G20 countries not in line with the Paris Climate Agreement

None of the world's major economies, including the entire G20, have a climate plan that meets their obligations under the 2015 Paris Agreement, despite scientists' warning that deep cuts to greenhouse gas emissions are needed now, an analysis published on Wednesday stated.

The watchdog Climate Action Tracker (CAT) analysed the policies of 36 countries, as well as the 27-nation EU, and found that all major economies were off track to contain global warming to 1.5 degrees Celsius above pre-industrial levels. The countries together make up 80% of the world's emissions. The analysis also included some low-emissions countries, and found that the Gambia was the only nation among all 37 to be "1.5 compatible." As the study only included a few smaller emitters, it's possible there are other developing countries in the world on track as well. 

Under the 2015 Paris accord, more than 190 countries agreed to limit the increase in global temperatures to well below 2 degrees above pre-industrial temperatures. Scientists have said 2 degrees is a critical threshold for some of the Earth's ecosystems, and is one that would also trigger more catastrophic extreme weather events. The report comes less than two months ahead of UN-brokered international climate talks in Glasgow, known as COP26. The event's president, British MP Alok Sharma, has said he hopes to "keep 1.5 alive" as a global warming limit.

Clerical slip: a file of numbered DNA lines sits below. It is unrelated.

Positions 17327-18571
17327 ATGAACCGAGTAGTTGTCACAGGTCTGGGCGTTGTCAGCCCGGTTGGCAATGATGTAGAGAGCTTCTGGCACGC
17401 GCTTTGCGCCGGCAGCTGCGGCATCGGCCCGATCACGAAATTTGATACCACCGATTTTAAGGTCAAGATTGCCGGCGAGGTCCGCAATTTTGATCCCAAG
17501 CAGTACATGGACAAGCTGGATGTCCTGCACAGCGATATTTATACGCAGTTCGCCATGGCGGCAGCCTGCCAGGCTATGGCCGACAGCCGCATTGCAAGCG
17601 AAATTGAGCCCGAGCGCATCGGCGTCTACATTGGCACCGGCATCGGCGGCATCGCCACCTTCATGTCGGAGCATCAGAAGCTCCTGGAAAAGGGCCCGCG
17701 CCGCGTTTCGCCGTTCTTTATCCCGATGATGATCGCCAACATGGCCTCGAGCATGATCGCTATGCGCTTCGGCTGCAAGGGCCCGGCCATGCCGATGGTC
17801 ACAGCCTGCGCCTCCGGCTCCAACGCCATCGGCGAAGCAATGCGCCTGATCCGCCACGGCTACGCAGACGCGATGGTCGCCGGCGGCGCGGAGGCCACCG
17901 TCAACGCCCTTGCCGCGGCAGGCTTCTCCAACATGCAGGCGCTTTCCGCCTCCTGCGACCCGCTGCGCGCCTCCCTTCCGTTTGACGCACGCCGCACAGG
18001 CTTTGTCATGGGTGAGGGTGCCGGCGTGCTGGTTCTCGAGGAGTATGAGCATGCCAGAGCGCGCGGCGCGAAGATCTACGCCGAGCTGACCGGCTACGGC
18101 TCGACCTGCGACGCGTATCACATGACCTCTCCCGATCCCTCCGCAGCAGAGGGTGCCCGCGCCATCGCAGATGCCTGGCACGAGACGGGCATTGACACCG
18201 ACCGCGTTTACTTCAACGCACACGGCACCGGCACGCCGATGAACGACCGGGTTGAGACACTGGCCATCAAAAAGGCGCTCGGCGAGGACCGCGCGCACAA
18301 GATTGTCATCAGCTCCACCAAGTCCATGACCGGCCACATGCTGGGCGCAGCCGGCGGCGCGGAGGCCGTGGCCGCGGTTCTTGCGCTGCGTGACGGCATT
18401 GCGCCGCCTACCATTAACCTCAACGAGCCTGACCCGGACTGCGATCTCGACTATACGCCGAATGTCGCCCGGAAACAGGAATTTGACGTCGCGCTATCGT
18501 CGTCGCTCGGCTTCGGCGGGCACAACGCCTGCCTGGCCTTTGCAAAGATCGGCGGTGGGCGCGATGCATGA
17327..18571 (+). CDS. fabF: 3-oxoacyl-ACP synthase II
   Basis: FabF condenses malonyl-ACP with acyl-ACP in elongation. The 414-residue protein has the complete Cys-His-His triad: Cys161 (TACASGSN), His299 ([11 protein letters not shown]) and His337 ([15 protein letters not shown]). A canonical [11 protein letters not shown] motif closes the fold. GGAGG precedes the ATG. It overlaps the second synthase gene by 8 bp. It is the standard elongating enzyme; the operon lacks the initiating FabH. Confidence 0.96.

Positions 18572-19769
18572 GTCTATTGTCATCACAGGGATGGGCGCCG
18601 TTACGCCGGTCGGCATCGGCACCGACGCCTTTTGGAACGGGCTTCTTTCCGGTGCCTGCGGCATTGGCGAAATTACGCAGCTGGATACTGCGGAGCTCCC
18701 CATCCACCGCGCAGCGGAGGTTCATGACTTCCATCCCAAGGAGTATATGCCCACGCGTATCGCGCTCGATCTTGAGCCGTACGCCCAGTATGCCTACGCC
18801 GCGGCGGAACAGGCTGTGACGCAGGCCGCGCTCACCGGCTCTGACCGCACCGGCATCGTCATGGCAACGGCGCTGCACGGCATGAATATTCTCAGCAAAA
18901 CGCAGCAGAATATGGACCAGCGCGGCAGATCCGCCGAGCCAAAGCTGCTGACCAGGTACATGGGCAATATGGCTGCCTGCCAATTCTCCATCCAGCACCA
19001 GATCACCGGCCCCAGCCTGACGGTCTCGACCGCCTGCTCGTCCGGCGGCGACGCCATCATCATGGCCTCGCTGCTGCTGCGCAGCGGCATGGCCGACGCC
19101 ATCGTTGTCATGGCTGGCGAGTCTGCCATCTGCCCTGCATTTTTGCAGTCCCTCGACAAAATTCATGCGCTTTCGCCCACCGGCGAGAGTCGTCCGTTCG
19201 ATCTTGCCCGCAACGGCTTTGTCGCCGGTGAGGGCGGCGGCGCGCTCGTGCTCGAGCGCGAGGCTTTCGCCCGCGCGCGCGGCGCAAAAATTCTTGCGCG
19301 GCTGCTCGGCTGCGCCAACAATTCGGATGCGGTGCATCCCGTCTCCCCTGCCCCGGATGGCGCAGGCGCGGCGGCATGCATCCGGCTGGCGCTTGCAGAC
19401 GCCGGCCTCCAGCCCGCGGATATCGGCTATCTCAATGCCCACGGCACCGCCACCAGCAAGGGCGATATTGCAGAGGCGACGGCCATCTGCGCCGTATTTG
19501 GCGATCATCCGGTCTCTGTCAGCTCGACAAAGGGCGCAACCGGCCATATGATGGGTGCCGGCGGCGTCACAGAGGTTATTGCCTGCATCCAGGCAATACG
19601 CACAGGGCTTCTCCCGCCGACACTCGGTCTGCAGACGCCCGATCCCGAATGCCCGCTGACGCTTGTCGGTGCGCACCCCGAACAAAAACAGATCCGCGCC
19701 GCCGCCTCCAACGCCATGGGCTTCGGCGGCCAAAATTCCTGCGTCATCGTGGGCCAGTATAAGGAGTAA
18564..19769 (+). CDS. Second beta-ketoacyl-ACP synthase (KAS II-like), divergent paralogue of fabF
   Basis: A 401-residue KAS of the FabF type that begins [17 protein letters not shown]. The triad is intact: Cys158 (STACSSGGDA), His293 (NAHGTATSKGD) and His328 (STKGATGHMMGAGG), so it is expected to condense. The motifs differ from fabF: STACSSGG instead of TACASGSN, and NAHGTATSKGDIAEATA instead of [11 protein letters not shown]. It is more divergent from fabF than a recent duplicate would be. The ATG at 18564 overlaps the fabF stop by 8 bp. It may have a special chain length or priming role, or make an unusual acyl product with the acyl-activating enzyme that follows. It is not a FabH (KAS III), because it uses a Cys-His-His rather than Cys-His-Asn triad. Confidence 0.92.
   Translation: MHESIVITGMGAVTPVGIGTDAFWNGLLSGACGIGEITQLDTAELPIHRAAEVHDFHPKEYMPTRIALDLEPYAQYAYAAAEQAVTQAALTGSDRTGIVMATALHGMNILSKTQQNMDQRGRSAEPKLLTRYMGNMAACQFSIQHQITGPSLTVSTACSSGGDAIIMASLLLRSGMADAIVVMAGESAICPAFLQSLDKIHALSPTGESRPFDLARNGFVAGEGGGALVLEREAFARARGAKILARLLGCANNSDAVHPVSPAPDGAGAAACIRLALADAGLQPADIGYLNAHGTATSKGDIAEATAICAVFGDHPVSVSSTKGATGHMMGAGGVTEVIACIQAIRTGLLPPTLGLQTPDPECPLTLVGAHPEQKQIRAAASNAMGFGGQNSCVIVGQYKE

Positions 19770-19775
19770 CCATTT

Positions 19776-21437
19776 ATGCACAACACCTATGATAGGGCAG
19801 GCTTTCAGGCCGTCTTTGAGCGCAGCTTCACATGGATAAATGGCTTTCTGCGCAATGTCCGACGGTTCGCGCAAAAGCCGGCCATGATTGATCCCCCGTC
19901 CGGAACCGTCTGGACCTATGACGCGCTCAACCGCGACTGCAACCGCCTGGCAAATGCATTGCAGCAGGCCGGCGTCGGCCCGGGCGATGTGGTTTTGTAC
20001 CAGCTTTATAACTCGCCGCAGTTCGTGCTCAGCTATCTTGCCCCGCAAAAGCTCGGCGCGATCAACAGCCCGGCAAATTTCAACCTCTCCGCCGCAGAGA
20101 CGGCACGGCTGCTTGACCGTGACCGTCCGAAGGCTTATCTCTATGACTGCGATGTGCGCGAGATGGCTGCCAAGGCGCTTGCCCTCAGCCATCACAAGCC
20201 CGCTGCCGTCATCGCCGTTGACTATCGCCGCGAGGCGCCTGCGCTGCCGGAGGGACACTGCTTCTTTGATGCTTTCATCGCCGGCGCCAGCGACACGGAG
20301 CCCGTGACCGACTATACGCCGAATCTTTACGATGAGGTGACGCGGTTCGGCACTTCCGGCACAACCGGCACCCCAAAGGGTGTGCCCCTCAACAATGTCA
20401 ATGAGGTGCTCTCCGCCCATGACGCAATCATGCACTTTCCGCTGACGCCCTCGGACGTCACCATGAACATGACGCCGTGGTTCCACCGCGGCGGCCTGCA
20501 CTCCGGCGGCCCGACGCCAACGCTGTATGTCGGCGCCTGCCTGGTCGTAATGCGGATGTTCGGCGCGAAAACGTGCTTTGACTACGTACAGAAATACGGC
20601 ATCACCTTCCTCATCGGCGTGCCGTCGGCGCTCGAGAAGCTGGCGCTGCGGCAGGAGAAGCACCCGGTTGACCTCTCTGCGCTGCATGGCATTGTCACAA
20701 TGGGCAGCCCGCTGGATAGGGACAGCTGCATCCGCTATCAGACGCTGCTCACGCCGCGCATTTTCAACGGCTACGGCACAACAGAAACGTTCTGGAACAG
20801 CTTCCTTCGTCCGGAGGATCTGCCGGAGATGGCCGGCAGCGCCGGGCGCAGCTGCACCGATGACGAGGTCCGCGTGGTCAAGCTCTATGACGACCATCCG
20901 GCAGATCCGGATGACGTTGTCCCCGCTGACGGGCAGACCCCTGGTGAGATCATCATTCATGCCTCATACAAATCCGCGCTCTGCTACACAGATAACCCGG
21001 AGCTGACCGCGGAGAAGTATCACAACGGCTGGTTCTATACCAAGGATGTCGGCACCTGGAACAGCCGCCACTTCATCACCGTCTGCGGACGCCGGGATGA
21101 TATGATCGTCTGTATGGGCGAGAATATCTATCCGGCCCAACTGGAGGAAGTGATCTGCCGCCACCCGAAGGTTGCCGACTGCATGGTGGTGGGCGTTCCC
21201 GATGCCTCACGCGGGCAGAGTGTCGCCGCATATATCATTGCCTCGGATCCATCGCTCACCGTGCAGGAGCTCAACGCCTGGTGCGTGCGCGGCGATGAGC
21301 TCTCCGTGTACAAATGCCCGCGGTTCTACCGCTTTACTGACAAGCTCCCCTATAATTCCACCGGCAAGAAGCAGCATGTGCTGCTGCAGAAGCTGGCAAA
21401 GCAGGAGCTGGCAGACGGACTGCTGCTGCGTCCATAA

CAT reported that progress had stalled after dozens of world leaders made ambitious new pledges to slash greenhouse gas emissions during the US President Joe Biden's Climate Leaders' Summit in April. "In May, after the Climate Leaders' Summit and the Petersburg dialogue, we reported that there appeared to be good momentum with new climate action commitments," said Niklas Höhne, a founding partner of the NewClimate Institute, a CAT partner. "But since then, there has been little to no improvement: nothing is moving," he said. "Anyone would think they have all the time in the world, when in fact the opposite is the case."

Six countries, including the UK, have an overall climate policy that is "nearly sufficient," according to the report, meaning they are not yet consistent with 1.5-degree alignment but could be with small improvements. The UK's targets are in line with 1.5 degrees, but its policies in practice don't meet the benchmark.

The overall climate plans of the US, the EU and Japan are not sufficient to reach the 1.5-degree goal, the analysis found, saying that while their domestic targets are relatively close to where they need to be, their international policies are not.

More on this subject: Climate crisis

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